Meanwhile the Velites evade the Elephants (their javelins going wide of the mark in the process),  which content themselves with crushing the chests of a few Hastati, enraged by the Pila  they hurled at them. Another lost UI and Roman Morale Point, but the melee will continue on at the next opportunity. 

Hannibal turns a much needed LEADERSHIP card, and moves to his left flank to rally the many damaged units there, along with the efforts of his local commanders, Jabnit and Bromoseltzer, son of Bomilcar. This was followed by a second LEADERSHIP card, and the removal of many Disorder and  lost UI markers. Note that Leaders that are attached to their units can only attempt to rally that unit (at an additional Up 1) - not any others in their command. Of course, they can detach from the unit on this card as well. prior to making the rally attempts, or vice versa, as well as moving up to 12". Army Commanders can rally troops as well, but they are limited to only ONE unit per card, and doing so makes them susceptible to loss on the Army Morale Card - Hannibal has taken a calculated risk.  The Carthagenian Left is still somewhat battered, but their spirits have risen greatly!

With that, the initiative passes to Sempronius Longus and the Romans. He draws the LEADERSHIP card, but the Roman commanders have little success in steadying their own wavering troops. This is followed by a TACTICAL ADVANTAGE card, which is saved, and a MANEUVER card. Consul Sempronius uses that to wheel the Roman Knights around to face the previously Ambushing Numidians of Mago; however, as they begin the wheel, the Numidians seize the Opportunity to hurl their Javelins into the flank of the Knights, and this time missile fire finally manage to hit something; the Roman Equites lose a UI (and another Roman Morale Point), and are forced back, almost onto the second unit of Numidians! Maybe it isn't a good day to be a Patrician, after all?

On the Roman Northern flank, the Velites of the IV Legion wheel to protect the flanks of the rest of their Legion. Sempronius turns his final card - MISSILE COMBAT. This allows the Velites to remove their Arrow (Javelin)  markers, thus enabling them to shoot again. As none of the Velites have targets (and all but those of the IV Legion are out of position and battered), the card has little impact. "By the voluptuous vulva of Venus!" swears Longus. "Four cards and nothing to show for them at all! Amazingly, 

Carthage has won every single melee in the second turn so far, and the proud Romans are down to  just two Morale Points. It is time to dice for a new Initiative, and the wily Hannibal will once again roll his D12+1 against Sempronius" D10. He has only lost one Initiative roll so far, the first of this turn, which wound up helping the Carthagenians at least as much as the Romans!


An overview of the Battle as it stood following the "intermission", I picked up the battle Friday night from this point. Rome won the toss for Initiative, beating Carthage by 1 pip, and opted to go first, naturally! They turned a MELEE card.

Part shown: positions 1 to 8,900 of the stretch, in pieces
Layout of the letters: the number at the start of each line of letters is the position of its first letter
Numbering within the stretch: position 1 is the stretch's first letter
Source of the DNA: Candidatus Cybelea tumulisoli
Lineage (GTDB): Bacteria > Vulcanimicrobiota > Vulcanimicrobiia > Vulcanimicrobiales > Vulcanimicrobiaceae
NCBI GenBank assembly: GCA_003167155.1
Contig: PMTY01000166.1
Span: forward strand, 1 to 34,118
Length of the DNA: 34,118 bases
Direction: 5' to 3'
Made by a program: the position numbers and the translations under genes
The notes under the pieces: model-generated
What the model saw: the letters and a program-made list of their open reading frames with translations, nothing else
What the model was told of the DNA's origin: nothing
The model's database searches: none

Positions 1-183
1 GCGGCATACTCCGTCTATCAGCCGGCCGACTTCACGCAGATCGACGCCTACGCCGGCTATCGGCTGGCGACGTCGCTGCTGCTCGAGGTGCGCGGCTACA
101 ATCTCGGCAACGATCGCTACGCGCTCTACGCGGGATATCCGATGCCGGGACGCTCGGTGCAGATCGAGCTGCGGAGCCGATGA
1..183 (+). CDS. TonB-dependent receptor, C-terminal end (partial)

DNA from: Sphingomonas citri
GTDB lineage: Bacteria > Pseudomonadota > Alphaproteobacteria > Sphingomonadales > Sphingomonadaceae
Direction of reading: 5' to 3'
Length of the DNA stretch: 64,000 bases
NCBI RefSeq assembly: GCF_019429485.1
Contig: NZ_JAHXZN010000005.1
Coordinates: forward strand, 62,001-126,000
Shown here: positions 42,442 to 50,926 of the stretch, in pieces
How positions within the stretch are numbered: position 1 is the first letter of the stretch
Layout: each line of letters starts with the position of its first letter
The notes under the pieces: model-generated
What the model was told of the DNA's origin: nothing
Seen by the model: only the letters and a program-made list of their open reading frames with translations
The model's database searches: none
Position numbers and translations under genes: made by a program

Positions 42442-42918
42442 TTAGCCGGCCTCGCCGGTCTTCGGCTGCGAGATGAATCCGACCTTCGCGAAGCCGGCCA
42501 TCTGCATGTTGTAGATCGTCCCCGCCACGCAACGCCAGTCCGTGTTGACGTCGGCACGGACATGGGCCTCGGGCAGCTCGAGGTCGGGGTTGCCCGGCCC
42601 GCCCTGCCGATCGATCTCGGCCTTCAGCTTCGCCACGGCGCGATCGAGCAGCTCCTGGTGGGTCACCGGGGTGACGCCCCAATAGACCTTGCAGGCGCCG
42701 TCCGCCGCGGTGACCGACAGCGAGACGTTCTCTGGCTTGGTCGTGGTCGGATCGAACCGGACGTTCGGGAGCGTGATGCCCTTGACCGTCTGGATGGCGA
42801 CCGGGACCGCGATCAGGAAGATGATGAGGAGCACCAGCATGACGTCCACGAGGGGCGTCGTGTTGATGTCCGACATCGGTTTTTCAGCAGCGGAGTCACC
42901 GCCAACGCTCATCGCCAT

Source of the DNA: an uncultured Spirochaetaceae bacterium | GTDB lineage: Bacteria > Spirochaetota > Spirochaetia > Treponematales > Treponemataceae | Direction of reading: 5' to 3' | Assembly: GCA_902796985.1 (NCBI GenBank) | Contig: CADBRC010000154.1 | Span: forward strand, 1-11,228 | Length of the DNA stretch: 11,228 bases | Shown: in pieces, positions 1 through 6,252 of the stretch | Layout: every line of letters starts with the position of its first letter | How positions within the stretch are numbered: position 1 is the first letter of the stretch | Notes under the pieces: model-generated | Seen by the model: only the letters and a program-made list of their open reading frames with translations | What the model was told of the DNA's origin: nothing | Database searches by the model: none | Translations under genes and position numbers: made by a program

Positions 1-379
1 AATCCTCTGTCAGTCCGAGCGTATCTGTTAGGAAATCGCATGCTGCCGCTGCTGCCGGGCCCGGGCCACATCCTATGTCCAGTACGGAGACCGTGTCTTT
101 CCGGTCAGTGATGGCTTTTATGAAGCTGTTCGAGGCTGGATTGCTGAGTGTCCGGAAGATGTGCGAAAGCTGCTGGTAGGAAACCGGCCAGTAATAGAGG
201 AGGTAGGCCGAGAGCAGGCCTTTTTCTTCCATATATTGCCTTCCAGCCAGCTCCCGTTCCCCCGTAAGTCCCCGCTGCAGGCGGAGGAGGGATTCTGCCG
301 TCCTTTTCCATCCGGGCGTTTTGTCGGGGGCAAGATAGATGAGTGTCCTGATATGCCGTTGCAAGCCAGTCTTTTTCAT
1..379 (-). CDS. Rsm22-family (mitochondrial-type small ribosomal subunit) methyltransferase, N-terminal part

Up against the ropes, Semproniuis opts to charge with all the units that can engage (within 1/2 move of  an enemy directly to their front) in melee. Romans win battles in manly fashion, by straight up fights, not clever tactics, after all!  Five melees result. On the Roman left, the Roman Knights charge the flank of Mago's Numidian Light cavalry. Ambush, shambush! The Hastai of the I Legion (Yellow) resolve another round of Melee against the Elephants they are already in contact with. 

The Hastati of the II Legion (Green) charge the opposing Scutari.  Given that the Romans are Disordered and down a UI, his was perhaps not the most clever move. However, as can be seen my the markers, the rest of that Legion is in even worse shape.

Finally, the Hastai of the III (red) Legion charge a Gallic Warband and the Princeps of the IV Legion charge the other enemy Warband!

Results of the melees on the Roman Left:; the Roman Knights, unsurprisingly, hammer the Numidians, causing 2 UI loss to them, but but become Disordered in the process, and fail to push the enemy back. Hannibal surrenders 2 Morale :Points with bad grace. The Elephants, however, stomp the ravioli out of the opposing Hastatri, although they fail to drive them off. The Hastati lose 2 UI and, more importantly, two Morale Points; Rome is down to Zero MP! This is critical, because if the ARMY MORALE card is turned while they have no Morale Points, , there is a strong chance that the game will end immediately, and the Romans will have to retreat in defeat!

In the center, both melees have no discernible results (in both cases, each side rolled Odd, which ends the melee for now, and the difference was too small to cause any UI loss).

On the Roman right, the fresh Princeps make the most of their better quality (higher Defense Die Type), heavy armor, and also cast their Pila for good measure; the opposing Gauls are pushed back 3" with the loss of a UI and another Carthagenian Morale Point.